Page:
The Congress was not alone on Tuesday when it opposed the CIC order to bring political parties under the ambit of the RTI, the CPM and the JD(U) also was of the same view.
On its part, the CPM said the government should discuss the matter with political parties so that suitable steps can be taken to preserve the integrity and role of the political parties in a democratic system.
The CIC in its order held that six national parties-Congress, BJP, NCP, CPM, CPI and BSP-have been substantially, though indirectly, funded by the Central Government and they have the character of public authority under the RTI Act as they perform public functions.
However, an argument has been put forward that the elections laws, norms and procedures of the Election Commission under which the political parties come, are geared towards providing “level playing field” for all. Hence, no single political party or group of parties can be brought under an act in isolation and create an imbalance of sorts.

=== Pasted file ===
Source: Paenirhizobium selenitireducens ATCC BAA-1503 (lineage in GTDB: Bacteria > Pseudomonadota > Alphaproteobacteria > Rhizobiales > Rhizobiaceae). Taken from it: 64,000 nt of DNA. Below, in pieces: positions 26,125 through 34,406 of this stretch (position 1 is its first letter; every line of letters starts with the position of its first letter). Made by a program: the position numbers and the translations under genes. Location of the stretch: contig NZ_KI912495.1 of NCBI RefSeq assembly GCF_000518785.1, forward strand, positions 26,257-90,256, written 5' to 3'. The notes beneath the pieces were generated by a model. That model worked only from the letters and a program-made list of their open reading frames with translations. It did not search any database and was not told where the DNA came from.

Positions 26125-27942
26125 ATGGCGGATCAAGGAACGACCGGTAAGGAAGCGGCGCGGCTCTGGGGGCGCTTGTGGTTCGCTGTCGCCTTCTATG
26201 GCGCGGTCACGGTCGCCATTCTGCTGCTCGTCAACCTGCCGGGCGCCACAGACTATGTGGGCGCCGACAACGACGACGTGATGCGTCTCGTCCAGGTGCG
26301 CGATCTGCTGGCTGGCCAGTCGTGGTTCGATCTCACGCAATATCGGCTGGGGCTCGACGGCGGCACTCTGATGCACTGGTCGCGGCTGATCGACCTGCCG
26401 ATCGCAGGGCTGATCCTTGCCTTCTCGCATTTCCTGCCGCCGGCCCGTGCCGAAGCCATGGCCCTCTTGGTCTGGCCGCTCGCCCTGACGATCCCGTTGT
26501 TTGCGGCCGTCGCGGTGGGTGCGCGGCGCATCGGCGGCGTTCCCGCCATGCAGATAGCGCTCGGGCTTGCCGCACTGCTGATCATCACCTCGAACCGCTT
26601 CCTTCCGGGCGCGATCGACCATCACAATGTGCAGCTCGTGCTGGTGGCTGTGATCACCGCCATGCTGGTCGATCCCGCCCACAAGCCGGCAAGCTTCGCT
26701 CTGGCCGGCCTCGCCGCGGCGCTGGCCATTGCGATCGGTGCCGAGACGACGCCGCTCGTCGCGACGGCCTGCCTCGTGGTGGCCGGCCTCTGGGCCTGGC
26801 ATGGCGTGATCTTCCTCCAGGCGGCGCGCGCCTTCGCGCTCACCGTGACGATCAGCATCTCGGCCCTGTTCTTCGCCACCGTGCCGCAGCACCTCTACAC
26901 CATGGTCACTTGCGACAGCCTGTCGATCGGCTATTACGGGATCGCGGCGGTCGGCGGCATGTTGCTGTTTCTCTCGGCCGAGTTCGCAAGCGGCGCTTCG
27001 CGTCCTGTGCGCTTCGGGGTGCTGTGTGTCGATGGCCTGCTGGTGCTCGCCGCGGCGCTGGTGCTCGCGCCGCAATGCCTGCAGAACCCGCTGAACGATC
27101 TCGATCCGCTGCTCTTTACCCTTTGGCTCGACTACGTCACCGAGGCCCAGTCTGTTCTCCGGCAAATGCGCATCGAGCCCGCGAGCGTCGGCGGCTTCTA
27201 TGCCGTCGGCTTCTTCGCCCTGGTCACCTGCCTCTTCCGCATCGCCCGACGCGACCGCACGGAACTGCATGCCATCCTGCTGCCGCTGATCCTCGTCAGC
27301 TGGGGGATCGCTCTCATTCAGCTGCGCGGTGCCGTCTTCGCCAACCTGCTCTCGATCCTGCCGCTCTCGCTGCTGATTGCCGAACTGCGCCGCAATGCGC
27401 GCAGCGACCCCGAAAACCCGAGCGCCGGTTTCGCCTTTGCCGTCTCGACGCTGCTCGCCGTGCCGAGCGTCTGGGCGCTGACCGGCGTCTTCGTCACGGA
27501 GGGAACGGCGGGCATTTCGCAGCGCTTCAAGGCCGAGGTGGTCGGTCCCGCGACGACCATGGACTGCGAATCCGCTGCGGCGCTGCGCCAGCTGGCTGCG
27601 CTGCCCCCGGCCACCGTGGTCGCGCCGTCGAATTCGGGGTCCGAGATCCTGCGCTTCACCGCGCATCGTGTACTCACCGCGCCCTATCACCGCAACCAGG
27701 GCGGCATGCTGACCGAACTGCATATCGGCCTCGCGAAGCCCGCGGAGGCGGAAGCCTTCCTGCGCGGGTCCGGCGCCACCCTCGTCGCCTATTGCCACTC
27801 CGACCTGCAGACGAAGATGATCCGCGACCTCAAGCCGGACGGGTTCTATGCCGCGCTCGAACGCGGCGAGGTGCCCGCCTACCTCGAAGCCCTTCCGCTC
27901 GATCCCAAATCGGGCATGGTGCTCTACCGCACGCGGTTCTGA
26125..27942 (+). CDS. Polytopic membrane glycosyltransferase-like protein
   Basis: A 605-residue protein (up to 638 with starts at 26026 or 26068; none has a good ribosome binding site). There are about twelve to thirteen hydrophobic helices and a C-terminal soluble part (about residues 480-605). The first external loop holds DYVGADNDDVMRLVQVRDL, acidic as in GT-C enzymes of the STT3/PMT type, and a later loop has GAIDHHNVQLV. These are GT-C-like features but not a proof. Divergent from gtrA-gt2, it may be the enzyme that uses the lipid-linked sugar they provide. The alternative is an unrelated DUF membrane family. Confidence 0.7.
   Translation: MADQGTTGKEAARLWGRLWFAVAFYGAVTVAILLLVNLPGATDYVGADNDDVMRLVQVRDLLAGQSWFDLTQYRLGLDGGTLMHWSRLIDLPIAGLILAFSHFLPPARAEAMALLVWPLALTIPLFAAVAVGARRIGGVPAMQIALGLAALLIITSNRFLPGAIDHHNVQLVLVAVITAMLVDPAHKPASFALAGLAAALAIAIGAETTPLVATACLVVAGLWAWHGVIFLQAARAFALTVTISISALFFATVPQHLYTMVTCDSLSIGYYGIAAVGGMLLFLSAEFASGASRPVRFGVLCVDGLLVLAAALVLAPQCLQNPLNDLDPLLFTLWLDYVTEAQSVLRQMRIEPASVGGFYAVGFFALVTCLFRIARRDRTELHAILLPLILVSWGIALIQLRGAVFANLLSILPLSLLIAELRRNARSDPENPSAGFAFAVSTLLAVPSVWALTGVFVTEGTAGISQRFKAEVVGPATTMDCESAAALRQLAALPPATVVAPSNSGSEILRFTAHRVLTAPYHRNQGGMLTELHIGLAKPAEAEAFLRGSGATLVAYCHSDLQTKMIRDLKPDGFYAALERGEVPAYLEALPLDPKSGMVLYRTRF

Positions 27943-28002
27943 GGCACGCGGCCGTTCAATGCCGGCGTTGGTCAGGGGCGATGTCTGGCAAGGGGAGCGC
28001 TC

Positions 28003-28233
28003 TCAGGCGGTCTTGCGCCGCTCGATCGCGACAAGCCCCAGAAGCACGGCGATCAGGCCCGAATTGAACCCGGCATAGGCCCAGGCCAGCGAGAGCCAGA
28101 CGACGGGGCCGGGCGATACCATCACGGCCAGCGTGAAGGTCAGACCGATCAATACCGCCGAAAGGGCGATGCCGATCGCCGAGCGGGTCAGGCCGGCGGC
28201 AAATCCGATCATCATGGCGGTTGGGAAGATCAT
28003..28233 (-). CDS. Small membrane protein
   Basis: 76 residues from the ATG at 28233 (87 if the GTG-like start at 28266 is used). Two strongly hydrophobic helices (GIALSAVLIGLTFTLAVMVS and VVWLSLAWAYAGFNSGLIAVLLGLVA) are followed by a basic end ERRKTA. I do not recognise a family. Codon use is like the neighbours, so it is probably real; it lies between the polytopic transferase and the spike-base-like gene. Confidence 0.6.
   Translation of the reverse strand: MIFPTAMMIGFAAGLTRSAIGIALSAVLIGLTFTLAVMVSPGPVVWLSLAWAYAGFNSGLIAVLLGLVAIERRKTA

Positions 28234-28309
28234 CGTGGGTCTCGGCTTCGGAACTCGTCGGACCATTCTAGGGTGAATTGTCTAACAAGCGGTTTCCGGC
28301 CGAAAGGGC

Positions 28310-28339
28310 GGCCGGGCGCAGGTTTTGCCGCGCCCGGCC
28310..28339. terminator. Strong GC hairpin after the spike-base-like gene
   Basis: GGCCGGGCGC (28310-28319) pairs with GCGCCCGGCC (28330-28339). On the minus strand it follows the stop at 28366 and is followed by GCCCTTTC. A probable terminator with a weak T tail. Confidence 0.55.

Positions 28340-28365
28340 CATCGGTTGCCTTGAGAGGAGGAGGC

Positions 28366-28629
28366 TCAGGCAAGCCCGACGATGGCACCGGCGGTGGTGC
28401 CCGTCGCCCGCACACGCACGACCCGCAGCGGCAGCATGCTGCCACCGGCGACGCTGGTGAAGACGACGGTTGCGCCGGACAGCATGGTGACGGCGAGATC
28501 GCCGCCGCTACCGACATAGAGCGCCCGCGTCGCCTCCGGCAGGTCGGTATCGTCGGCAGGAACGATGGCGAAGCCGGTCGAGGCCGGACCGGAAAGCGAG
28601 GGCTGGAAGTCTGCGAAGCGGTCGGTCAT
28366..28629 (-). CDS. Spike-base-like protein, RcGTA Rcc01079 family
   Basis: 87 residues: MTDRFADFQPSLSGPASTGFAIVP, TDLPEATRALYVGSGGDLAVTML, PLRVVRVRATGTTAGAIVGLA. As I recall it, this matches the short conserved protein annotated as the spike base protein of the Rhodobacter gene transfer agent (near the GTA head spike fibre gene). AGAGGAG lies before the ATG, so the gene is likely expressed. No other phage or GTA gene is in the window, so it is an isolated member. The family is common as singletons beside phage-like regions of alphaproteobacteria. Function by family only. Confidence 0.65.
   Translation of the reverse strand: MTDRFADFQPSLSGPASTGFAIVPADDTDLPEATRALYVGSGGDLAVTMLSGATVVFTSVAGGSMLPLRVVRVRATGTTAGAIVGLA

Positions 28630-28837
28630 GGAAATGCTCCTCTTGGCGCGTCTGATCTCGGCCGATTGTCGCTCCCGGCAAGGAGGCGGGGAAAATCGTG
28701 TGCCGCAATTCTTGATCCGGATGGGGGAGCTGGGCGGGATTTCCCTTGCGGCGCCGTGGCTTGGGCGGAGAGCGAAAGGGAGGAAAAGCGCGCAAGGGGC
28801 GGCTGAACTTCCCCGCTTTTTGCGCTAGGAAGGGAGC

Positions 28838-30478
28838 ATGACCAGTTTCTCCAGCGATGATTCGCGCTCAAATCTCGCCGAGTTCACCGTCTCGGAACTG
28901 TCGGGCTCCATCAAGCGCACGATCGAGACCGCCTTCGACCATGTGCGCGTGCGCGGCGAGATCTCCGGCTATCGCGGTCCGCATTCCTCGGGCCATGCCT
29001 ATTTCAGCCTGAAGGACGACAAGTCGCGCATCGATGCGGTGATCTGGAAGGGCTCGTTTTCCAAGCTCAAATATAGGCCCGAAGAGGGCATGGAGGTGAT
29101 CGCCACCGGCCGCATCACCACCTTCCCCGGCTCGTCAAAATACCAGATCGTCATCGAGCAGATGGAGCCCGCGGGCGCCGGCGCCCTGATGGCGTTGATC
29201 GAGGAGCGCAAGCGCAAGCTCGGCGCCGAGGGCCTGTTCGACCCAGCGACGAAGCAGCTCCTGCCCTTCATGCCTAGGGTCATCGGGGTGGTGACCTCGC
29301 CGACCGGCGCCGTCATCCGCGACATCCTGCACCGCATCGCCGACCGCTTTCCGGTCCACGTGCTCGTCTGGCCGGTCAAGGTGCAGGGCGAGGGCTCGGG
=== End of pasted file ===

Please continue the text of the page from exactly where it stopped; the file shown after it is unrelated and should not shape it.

The BJP while welcoming the CIC order in fact said it was not against anything that brings transparency and accountability, which is “equally applicable” to all. “We will follow the law,” the party’s spokesperson Captain Abhimanyu said, giving a formal response.
But, its ally the JD(U) seemed totally opposed to the move. JD(U) chief Sharad Yadav lambasted the CIC for issuing misguided orders. “We are totally opposed to the move. The order cannot be justified in any manner as political parties are not shops,” he said, asserting that he was “astonished and shocked”.
Giving by far the most elaborate response, the CPI-M said the CIC order is based on a “fundamental misconception about the role of political parties in a parliamentary democracy. It will interfere with and hamper the functioning of a political party.” The CPM was also of the view that opponents of a political party could utilise the RTI as an instrument to destabilise a party. “Given the serious implications of this order on the political system”, the government should open dialogue with political parties to counter the move.